Attackers set military vehicles ablaze and terrified townspeople streamed out of a remote tribal village Wednesday, a day after one of the bloodiest clashes in Pakistan's fierce crackdown on Al Qaeda (search) and Taliban (search) fugitives.

Mosque loudspeakers blared a warning from authorities that residents must leave the besieged village of Kaloosha by 3 p.m. because of the continuing violence. Many appeared to be heeding the call.

One villager who fled Kaloosha (search) early Wednesday said hundreds of people from about 60 families had left the village of 6,000 people in an exodus that began late Tuesday.

"People are scared. People are worried," Eid Gul said after arriving in Wana, the main town in the tribal South Waziristan (search) region, six miles east of Kaloosha.

The death toll from Tuesday's raid on a mud-brick compound in Kaloosha rose to 39 as some troops involved in the operation died of their injuries, a military spokesman said. Suspected terrorists and the tribesmen accused of harboring them fired on troops from the compound and from nearby hills.

Maj. Gen. Shaukat Sultan said that 15 paramilitary soldiers had died in the operation in South Waziristan — up from the nine reported earlier. At least 24 suspects — including some foreigners presumed to be members of Al Qaeda — also were killed.

The raid began a day after Pakistan's President Gen. Pervez Musharraf (search) promised to rid the territory of foreign terrorists. It also coincided with a visit to the region by Secretary of State Colin Powell (search), who was visiting Afghanistan on Wednesday, then Pakistan — a key U.S. ally in its war on terrorism.

The suspects exchanged fire with the paramilitary troops from several directions, said Brig. Mahmood Shah, the security chief in the tribal regions.

It was unclear who was inside the compound, but it was thought to belong to one of seven tribesmen from the Yargul Khel clan accused of harboring Al Qaeda and Taliban suspects. The seven have refused to surrender to authorities.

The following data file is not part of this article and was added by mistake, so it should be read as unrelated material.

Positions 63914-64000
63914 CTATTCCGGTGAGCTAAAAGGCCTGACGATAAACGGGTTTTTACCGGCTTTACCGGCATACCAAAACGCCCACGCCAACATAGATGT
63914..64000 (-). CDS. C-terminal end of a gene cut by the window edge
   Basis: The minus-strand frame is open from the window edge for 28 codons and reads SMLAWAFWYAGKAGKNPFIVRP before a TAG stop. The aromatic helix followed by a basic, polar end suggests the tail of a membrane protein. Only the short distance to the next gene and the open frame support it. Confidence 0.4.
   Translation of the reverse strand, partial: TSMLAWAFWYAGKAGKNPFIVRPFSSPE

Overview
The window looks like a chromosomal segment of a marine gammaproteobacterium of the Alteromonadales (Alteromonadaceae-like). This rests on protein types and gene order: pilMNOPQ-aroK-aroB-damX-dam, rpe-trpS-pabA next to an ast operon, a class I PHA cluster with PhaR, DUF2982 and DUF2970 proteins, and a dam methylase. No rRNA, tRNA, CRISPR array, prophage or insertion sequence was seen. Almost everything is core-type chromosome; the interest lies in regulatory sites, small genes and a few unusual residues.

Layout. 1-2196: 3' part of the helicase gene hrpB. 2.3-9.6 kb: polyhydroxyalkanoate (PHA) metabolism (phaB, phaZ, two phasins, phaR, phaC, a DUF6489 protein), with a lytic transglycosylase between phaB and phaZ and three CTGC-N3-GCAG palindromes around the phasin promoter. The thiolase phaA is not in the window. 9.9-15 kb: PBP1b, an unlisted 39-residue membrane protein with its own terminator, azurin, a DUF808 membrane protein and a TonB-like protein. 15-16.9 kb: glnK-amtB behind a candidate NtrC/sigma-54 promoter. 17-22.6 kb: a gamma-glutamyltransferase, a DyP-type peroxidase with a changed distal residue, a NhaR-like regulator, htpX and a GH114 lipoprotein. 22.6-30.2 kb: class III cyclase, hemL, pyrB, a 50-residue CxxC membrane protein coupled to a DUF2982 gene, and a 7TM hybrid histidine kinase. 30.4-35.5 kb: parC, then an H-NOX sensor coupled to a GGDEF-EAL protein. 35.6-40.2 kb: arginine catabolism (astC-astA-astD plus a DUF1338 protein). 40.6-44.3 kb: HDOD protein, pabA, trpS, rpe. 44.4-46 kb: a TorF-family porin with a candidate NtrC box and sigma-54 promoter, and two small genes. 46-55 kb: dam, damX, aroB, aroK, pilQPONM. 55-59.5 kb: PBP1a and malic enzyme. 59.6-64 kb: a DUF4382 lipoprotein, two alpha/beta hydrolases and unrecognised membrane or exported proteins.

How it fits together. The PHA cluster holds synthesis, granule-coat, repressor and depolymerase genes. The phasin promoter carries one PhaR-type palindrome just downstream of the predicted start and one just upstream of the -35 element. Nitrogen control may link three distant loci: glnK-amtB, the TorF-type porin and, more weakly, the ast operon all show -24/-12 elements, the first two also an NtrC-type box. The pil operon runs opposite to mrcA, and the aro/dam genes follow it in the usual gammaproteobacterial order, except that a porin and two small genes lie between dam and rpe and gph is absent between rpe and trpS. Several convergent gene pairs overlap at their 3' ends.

"They were in groups. They were all around. They fired from the mountains and from houses," Shah told The Associated Press on Wednesday.

Several anti-terror operations have been staged in the semiautonomous tribal belt in recent months, but none so bloody. The crackdown stirred anger in the tribal belt, which has resisted outside intervention for centuries.

Attackers set fire late Tuesday and early Wednesday to eight army trucks — some loaded with ammunition — three pickup trucks, two armored personnel carriers and two artillery guns, an intelligence official said on condition of anonymity.

Kaloosha resident, Fazal Karam, said the body of a paramilitary soldier was found inside one smoldering truck, although officials would not confirm the fatality.

The intelligence official said one paramilitary soldier was found Wednesday shot to death near Zalai, about 10 miles southwest of Wana. It was the military's ninth confirmed fatality.

Shah said Tuesday that the raid was "the most deadly" in memory in the area.

"There will be more such operations," he said. "We will continue these operations until it is assured that our tribal areas have been purged of foreign terrorists."

Army spokesman Gen. Shaukat Sultan said 24 suspects were killed in Tuesday's raid, just a few miles from the Afghan border. The majority appeared to be tribesmen suspected of sheltering terrorists, but Sultan said the dead included several foreigners presumed to be members of Al Qaeda.

There was no indication that any senior Al Qaeda or Taliban leaders were killed, but the bodies had not yet been identified.

The Pakistani military has conducted a series of sweeps in the tribal regions, where it has deployed some 70,000 forces. Musharraf vowed on Monday to rid the areas of suspected terrorists, and acknowledged for the first time that 500-600 foreigners were sheltering in the region.

The operation followed an announcement over the weekend that American forces had launched another operation on the Afghan side of the border to capture fugitives, including Al Qaeda chief Usama bin Laden and Taliban leader Mullah Omar.